Powerful PHP: Less Known String Manipulation

Yet another thing that’s great in PHP is the power you have when doing some string manipulation/operation. Here’s something that is really useful, but I think it remains a bit unknown. Let’s imagine you need to take the first (or whatever) character of a string. Most developers go to the obvious:

$str = 'hello world';
echo substr($str, 0, 1); // outputs "h"

But here’s something better and cleaner.

echo $str{0}; // outputs "h"

This code chunk return the first character of $str, but it can be used with the same success for any other character of the string. In my opinion this is more cleaner and its really syntactically self documented.

This approach can be useful when trying to check whether the first symbol for instance is “?” or “/”.

7 thoughts on “Powerful PHP: Less Known String Manipulation

  1. You can also do this with de []’s, like: $str[0];

    Also, when checking if a string is longer then, let’s say 32 characters, if($str[33]) is faster then if (strlen($str) > 32)!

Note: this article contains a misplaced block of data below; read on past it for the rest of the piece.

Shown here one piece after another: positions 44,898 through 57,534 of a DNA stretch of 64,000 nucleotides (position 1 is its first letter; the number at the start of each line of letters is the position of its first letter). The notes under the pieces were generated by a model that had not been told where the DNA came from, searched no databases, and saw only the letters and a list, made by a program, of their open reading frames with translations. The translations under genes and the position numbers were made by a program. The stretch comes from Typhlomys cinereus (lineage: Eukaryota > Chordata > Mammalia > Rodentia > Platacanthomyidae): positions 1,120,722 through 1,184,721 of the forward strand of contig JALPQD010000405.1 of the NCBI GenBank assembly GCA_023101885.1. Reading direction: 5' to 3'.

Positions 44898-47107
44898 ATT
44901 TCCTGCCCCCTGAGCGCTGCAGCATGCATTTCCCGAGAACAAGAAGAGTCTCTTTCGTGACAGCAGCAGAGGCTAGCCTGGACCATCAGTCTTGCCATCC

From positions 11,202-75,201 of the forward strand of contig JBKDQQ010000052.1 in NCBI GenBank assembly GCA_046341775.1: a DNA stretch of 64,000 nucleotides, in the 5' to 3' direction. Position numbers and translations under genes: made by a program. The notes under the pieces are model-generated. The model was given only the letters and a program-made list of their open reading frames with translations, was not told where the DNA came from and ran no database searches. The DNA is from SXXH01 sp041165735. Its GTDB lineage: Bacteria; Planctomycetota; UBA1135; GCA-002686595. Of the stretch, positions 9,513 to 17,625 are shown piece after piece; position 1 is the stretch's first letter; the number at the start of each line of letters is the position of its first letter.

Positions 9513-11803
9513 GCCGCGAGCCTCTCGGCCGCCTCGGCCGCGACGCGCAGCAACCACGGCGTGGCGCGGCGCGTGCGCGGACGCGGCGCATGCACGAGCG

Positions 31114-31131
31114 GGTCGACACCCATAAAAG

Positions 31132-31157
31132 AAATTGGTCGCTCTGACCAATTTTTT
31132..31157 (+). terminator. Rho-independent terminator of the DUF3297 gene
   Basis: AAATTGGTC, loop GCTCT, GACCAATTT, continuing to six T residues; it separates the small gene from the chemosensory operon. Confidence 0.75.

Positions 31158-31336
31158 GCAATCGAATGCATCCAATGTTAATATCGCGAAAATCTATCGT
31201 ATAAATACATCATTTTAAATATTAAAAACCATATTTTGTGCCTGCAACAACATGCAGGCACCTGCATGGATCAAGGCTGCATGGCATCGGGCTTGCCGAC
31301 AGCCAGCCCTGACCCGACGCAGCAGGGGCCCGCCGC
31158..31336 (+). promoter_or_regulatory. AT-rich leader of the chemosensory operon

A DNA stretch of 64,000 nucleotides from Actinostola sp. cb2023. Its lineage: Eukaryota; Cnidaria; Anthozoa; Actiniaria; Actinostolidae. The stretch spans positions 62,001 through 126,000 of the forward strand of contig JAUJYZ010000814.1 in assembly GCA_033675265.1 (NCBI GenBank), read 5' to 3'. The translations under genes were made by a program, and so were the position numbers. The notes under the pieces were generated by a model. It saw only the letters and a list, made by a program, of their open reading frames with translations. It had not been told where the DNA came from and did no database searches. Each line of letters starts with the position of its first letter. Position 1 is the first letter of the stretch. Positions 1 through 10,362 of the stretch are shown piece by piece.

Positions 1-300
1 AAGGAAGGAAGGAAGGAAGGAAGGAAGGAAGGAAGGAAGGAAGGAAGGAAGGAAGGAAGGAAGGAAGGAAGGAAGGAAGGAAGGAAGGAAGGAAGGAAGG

2. That will also throw a warning if the key does not exist.

    if(array_key_exists(33, (array)$string)){ … }

    I’m not convinced that if($string[33]) … is faster than if(strlen($string) > 32) { … }

  3. @Jason Ok, I double checked it it just to be sure. I found some interesting things actually.

    The $str[33] method is faster. But, as you mentioned, It’ll give you a notice if the string is shorter. So you want to put a @ in front of it to ignore that notice.. But this actually makes it slower for some reason! Even if you don’t produce an error!

    My test:
    String: ‘abcdefghijklmnopqrstuvwxyzabcdefghijklmnopqrstuvwxyz’;
    length: 52

    strlen(): 0.784919977188…
    [] : 0.502612113953…
    @[] : 1.37400698662…!!
    {} : 0.206066131592…

  4. substr($s, 0, 1) and $s[0] give you the first byte, which may not be a complete character. $s = “ɥello”;

  5. Tom says:
    August 18, 2011 at 5:06 pm

    Also, when checking if a string is longer then, let’s say 32 characters, if($str[33]) is faster then if (strlen($str) > 32)!

    Yikes! This isn’t binary safe! What if the 33 byte is a binary zero?

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